Botannia , 2BR+1Living with Patio, [email protected] 752psf, Brand New Pretigious location condo Botannia, Ground Floor Unit with Patio. 1076 Square feet @ only $752psft. High Rental Yield.Great Investment!! As good as Freehold 856yrs lease, Prestigious location surrounded by all landed private properties only. preferred by expats as well as Locals. 2+1 with patio, Lush Green spread over 400000 sq ft land area, resort lifestyle Full condo Facilities plus Jogging Track. Near Science Park, Nan Hua School, National University of Singapore, West Coat Plaza, Japanese Schools and West Coast Park. Resort Living Lifestyle, Quiet & Serene.Easy access to TPE. TOP early 2009. This is way below the Developer's price. 2 BR Units are fully sold out and normally cost more.Grab the Deal ! Resort lifestyle condo. City Lights, Brand New condo on Lavender MRT,1+1+study,mins to CBD On Lavender MRT 1+1 +study (1 Bedroom, 1 Study and 1 Living Room) - Ideal for singles, couple, small family- independent corner unit with pool view. Great investment. High Rental yield tenanted @SGD3500p.m. Near CBD, Suntec, Raffles, Esplanade, Marina IR. Near eateries. Full facilities - Sky Garden, Olympic size Swimming Pool, Children pool, Sky Jacuzzi, Wading pool, Tennis Courts, Barbeque Pits, Indoor Gym and 24th Flr Sky Gym. Just TOP Brand New Condo. Excellent Investment !! Income from Day1itself.
More often than not we find sellers from different walks of life. Some are very accommodating and motivated to sell, so pricing is rather flexible according to the market trend. While others may be rather rigid, always comparing with their neighbours transacted price, friends and relatives transacted price when they shouted having sold so much above the valuaion price. Hey the latter type of sellers fail to see or rather examine and analyse the whole situation. They have to be receptive towards the market forces. Sticking to their rigid price will not only harm their possibility of selling. Worst, the listing becomes stale over time and nobody would even take a peek at it. Homeowners may lose thousands of dollars. In the end they have to settled for less. This is very rampant. it has happen to owners who are adamant about pricing. We agents suffered too, what if the listings expires and owners decides to change housing agent to re-market the house, certainly a great economic loss to our income. So are owners willing to pay for the deep advertising costs? Not to mention the time we spend running up and down to show the house for prospective buyers? Will the owners willing to share cost? Hmmmm.....very rare cases. Listings can be king but if owners are not motivated, I would rather not take it. Well unless they are willing to share cost. Some renowned high profile real estate agent have introduced the scheme of cost sharing on advertisement. Pay half first for the advert, if the listing get sold, its refundable. Now that would likely to be fairer and owwners will actively wanting to sell their property in the market. Since the free to negotiate for commission to sell, one cannot take for granted on the income of agent. Many sellers do not see the hidden cost involved in marketing the property. Hey...like everyone else, we got to make a living too....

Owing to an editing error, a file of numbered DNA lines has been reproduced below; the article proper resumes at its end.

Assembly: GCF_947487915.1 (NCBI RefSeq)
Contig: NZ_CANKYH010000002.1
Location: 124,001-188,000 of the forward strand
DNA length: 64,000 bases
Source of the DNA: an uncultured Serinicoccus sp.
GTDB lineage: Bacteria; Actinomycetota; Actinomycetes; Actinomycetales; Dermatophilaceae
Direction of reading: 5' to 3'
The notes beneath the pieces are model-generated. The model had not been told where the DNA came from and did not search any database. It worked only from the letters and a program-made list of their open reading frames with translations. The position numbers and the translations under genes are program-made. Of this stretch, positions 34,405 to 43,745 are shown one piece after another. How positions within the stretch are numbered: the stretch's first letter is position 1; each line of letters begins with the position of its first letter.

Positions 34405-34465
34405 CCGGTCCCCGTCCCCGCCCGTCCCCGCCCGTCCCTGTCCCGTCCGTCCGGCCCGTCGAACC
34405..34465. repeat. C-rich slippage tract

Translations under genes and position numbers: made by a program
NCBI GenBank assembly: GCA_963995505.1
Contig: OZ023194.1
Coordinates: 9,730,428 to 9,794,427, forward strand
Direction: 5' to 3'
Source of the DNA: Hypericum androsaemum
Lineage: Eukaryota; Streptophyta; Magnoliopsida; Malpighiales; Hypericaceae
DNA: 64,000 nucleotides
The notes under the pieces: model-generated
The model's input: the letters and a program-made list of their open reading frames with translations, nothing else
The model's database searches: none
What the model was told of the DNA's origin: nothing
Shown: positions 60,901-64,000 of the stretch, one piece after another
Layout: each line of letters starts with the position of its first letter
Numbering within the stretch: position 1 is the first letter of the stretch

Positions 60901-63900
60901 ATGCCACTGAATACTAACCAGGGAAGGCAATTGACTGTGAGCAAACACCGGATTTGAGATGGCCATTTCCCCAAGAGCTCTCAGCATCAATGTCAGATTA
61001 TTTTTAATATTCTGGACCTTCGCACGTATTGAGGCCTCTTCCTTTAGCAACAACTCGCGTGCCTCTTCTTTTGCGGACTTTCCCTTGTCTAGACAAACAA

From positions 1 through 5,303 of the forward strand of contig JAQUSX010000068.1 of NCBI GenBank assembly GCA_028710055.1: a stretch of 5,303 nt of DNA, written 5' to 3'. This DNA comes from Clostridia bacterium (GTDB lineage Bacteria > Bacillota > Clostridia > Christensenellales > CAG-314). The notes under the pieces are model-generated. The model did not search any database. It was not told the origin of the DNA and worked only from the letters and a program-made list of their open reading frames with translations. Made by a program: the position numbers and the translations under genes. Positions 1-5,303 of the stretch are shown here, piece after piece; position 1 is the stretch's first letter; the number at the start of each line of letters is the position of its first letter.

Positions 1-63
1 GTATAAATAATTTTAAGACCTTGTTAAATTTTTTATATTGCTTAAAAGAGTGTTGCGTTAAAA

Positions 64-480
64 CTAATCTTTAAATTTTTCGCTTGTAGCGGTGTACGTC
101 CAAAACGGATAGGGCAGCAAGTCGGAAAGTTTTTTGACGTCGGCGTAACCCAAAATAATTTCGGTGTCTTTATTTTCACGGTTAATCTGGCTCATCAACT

2 Master room with full furnished at lor 19 geyland near aljunied mrt.Prefre chinese professionals/couples. Available 1st Dec.Rental $800-$900.Call for viewing in the evening.Thanks.